The people who saw “Baby Geniuses” in 1999 and lived to tell about it should not see its sequel, “Superbabies: Baby Geniuses 2,” or they run the risk of incurring post-traumatic stress disorder. Whatever progress they have made to rebuild their shattered souls since then, via therapy or alcoholism, will be undone at the sight of more babies behaving even more unfunnily.
This is a film so thunderingly unfunny that it makes “White Chicks” look like “Blazing Saddles.” It’s like the time I saw “Battlefield Earth” and thought, “Surely this will be the worst film of the year” — and then along came “Blair Witch 2” to prove me wrong. Here I thought “White Chicks” would be impossible to beat for sheer wrong-headed stupidity, but I see now I was only wishing it were so. “Superbabies” couldn’t be worse if it had been written and produced by actual babies, and I mean babies who are retarded and who hate movies.
Continuing the concept introduced in the dreadful first film, “Superbabies” focuses on toddlers who, like all babies, have a language of their own that only they can understand. Adults hear it as babble; they (and the movie audience) hear it as regular English, complete with slang. (The Latina baby says, “I’m thirsty! Girl needs a drink!”)
The four central toddlers — Archie, Finkleman, Rosita and Alex — dwell at Archie’s parents’ daycare center, where they stumble onto a nefarious plot by German broadcaster Bill Biscane (Jon Voight) to air a television show that will control children’s minds. In their efforts to thwart him, they are aided by Kahuna (played by triplets Gerry, Leo and Myles Fitzgerald), a superhero permanently at the age of about 6 who has been battling Biscane for decades. Kahuna delivers a lot of superhero-style lines that have been given a kid flavor, such as “Why don’t you pick on someone half your size?” and “I’m a small fry with a big attitude!” Every time he speaks, a little part of me dies inside.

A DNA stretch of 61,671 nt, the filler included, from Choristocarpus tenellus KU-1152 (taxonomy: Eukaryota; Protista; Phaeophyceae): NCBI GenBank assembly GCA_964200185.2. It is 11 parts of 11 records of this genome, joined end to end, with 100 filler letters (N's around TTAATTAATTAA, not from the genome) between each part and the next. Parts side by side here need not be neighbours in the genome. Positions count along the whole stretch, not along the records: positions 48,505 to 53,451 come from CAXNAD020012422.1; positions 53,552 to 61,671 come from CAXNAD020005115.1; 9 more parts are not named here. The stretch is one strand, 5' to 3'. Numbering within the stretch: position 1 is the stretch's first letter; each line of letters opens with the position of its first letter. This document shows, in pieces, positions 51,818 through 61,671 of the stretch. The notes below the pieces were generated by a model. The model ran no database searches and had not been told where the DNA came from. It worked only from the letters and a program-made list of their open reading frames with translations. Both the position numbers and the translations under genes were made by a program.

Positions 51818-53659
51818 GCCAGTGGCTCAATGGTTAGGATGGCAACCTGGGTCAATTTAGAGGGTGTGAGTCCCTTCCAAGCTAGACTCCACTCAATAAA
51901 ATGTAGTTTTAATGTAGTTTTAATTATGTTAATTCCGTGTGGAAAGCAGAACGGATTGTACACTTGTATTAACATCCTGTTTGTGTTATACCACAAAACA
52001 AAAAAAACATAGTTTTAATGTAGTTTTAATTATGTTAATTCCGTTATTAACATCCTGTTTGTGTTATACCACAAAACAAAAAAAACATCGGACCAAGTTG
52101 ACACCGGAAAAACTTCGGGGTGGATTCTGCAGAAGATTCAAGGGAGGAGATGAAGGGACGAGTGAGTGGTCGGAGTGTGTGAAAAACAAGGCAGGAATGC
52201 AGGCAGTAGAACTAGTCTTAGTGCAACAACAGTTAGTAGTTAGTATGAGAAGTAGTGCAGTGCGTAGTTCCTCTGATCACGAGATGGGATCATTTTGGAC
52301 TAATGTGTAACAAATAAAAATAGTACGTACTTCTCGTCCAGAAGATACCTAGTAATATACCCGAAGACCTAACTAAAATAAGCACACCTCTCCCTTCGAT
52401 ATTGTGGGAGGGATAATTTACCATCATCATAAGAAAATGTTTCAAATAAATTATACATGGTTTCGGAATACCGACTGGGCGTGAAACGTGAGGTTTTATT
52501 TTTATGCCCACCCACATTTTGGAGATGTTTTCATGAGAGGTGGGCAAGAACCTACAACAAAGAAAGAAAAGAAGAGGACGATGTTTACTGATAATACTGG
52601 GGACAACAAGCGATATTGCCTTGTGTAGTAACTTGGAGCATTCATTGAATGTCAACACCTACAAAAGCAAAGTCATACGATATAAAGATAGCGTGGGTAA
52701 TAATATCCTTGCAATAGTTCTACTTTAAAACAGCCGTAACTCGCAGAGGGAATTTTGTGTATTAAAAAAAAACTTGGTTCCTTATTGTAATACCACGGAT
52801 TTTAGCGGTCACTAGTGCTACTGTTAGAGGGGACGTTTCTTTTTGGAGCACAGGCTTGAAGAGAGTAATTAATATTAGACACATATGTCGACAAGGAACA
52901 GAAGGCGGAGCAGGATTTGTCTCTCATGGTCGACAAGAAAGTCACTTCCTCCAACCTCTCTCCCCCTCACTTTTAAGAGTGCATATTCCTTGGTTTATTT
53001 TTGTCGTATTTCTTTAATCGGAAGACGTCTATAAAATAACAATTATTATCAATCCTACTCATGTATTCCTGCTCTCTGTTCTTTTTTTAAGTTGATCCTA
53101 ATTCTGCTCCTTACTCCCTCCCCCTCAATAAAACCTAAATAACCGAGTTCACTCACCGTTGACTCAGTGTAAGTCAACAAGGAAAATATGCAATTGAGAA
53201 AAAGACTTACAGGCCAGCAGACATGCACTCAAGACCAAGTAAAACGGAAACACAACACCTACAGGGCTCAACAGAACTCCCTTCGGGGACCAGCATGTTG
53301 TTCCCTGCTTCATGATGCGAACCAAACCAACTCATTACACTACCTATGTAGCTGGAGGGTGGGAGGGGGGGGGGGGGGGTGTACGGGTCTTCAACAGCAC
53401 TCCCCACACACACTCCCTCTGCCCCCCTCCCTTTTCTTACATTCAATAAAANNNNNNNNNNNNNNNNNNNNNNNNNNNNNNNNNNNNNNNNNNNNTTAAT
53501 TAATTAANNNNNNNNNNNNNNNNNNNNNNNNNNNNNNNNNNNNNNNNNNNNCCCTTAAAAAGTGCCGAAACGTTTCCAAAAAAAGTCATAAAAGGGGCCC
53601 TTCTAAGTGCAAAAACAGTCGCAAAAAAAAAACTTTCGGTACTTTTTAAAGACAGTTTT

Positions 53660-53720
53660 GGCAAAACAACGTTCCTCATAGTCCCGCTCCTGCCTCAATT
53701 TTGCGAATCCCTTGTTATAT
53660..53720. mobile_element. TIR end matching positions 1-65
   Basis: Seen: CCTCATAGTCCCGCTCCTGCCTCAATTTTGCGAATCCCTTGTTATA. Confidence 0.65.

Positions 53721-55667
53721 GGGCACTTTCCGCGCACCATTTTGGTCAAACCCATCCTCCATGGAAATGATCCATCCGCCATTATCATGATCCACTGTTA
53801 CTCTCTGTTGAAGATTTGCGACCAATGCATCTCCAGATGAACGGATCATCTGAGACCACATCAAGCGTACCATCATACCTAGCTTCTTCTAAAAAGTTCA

Archie’s parents are played by Vanessa Angel and Scott Baio (!). Their last name is Bobbins, but their daycare center is called Bobbin’s World, with the apostrophe in the wrong place (since their name is Bobbins, not Bobbin).
But if we’re going to go down that road — the road where we talk about sloppy, lazy filmmaking — then we’d better pack a lunch, because we’re going to be gone awhile. Either the filmmakers are stupid, or they think we are. How else to explain in one scene emphasizing that a hologram is just a projected image that cannot be touched, and in the next scene showing a hologram picking up one of the toddlers? Or a fight scene where a bad guy is kicked in the crotch — and thus rendered unconscious? (I have a crotch, and I’ve been kicked in it, and the effect is the very opposite of unconsciousness.)
More importantly, the movie’s fundamental conceit is never presented believably. Not only is it creepy to see babies talking, but it’s not even done well. The kids’ facial expressions rarely match what the dubbed-in voices are saying — “I’m really scared!” cries one of them, grinning — and even the older characters, who actually spoke their own lines, often don’t quite synch up with the audio. It’s as if the whole film was shot without sound so everything could be dubbed in later, in a hurry, without concern for whether they got it right.
You will be sorry to learn that the director is Bob Clark, who also gave us “A Christmas Story” and “Porky’s.” His best work is clearly behind him, and now he’s making movies with his eyes closed and his iPod turned up loud, not caring whether the thing makes any sense or earns a laugh.
I want to quote two lines of dialogue from Gregory Poppen’s laugh-free, excrementally bad screenplay. It is spoken by two of the toddlers, Rosita and Finkleman:
ROSITA: (yelling) I don’t have aggression issues, and don’t make me pound on you to prove it!
FINKLEMAN: OK, Mrs. Tyson, don’t bite my ear off!
As a writer, I am deeply offended that one of my fellow wordsmiths even THOUGHT of this, let alone typed it up and submitted it as part of a final draft. Rosita’s line is bad enough, so hoary and jokey that even the lamest of vaudeville comedians wouldn’t have used it. But Finkleman’s reply — a Mike Tyson ear-biting reference? In 2004?! I might allow such a thing if the context truly called for it, i.e., if a character were actually biting another character’s ear. But in this case, Rosita is only yelling. The appropriate response is, “Don’t bite my head off!” Gregory Poppen probably thought of that, then free-associated from “head” to “ear” to “Mike Tyson,” then thought, “That’s comedy gold!” If he thought the rest of his crap was funny, he probably thought that was, too. I wish he were here, so I could murder him.
F (1 hr., 30 min.; )